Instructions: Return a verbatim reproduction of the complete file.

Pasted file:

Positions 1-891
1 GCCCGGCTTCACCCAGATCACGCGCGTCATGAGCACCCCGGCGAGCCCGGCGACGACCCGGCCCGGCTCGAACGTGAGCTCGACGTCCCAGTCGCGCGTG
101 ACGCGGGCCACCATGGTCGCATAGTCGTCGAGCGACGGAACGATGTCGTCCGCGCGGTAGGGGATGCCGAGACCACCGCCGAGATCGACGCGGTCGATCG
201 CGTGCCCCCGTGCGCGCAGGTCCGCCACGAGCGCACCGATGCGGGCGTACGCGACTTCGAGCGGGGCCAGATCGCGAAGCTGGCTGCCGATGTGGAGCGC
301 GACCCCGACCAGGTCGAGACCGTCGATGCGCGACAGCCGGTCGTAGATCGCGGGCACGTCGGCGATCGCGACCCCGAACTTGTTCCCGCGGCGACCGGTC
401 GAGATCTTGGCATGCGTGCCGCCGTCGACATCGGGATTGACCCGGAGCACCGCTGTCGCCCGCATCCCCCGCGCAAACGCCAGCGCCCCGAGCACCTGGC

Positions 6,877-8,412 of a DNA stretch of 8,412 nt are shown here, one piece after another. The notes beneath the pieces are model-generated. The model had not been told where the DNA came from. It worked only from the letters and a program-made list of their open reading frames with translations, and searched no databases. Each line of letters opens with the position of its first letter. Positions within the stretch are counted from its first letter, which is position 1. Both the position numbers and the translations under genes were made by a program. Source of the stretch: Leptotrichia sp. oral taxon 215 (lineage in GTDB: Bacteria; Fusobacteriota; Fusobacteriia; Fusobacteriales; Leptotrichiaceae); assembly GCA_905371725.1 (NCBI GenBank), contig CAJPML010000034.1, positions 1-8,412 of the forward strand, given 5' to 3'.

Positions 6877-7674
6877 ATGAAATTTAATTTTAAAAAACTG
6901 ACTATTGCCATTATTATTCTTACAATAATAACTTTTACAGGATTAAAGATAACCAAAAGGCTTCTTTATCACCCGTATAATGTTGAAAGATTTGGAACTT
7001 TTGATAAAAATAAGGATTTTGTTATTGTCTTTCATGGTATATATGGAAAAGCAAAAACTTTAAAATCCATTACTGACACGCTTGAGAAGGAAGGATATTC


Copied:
Positions 1-891
1 GCCCGGCTTCACCCAGATCACGCGCGTCATGAGCACCCCGGCGAGCCCGGCGACGACCCGGCCCGGCTCGAACGTGAGCTCGACGTCCCAGTCGCGCGTG
101 ACGCGGGCCACCATGGTCGCATAGTCGTCGAGCGACGGAACGATGTCGTCCGCGCGGTAGGGGATGCCGAGACCACCGCCGAGATCGACGCGGTCGATCG
201 CGTGCCCCCGTGCGCGCAGGTCCGCCACGAGCGCACCGATGCGGGCGTACGCGACTTCGAGCGGGGCCAGATCGCGAAGCTGGCTGCCGATGTGGAGCGC
301 GACCCCGACCAGGTCGAGACCGTCGATGCGCGACAGCCGGTCGTAGATCGCGGGCACGTCGGCGATCGCGACCCCGAACTTGTTCCCGCGGCGACCGGTC
401 GAGATCTTGGCATGCGTGCCGCCGTCGACATCGGGATTGACCCGGAGCACCGCTGTCGCCCGCATCCCCCGCGCAAACGCCAGCGCCCCGAGCACCTGGC

Positions 6,877-8,412 of a DNA stretch of 8,412 nt are shown here, one piece after another. The notes beneath the pieces are model-generated. The model had not been told where the DNA came from. It worked only from the letters and a program-made list of their open reading frames with translations, and searched no databases. Each line of letters opens with the position of its first letter. Positions within the stretch are counted from its first letter, which is position 1. Both the position numbers and the translations under genes were made by a program. Source of the stretch: Leptotrichia sp. oral taxon 215 (lineage in GTDB: Bacteria; Fusobacteriota; Fusobacteriia; Fusobacteriales; Leptotrichiaceae); assembly GCA_905371725.1 (NCBI GenBank), contig CAJPML010000034.1, positions 1-8,412 of the forward strand, given 5' to 3'.

Positions 6877-7674
6877 ATGAAATTTAATTTTAAAAAACTG
6901 ACTATTGCCATTATTATTCTTACAATAATAACTTTTACAGGATTAAAGATAACCAAAAGGCTTCTTTATCACCCGTATAATGTTGAAAGATTTGGAACTT
7001 TTGATAAAAATAAGGATTTTGTTATTGTCTTTCATGGTATATATGGAAAAGCAAAAACTTTAAAATCCATTACTGACACGCTTGAGAAGGAAGGATATTC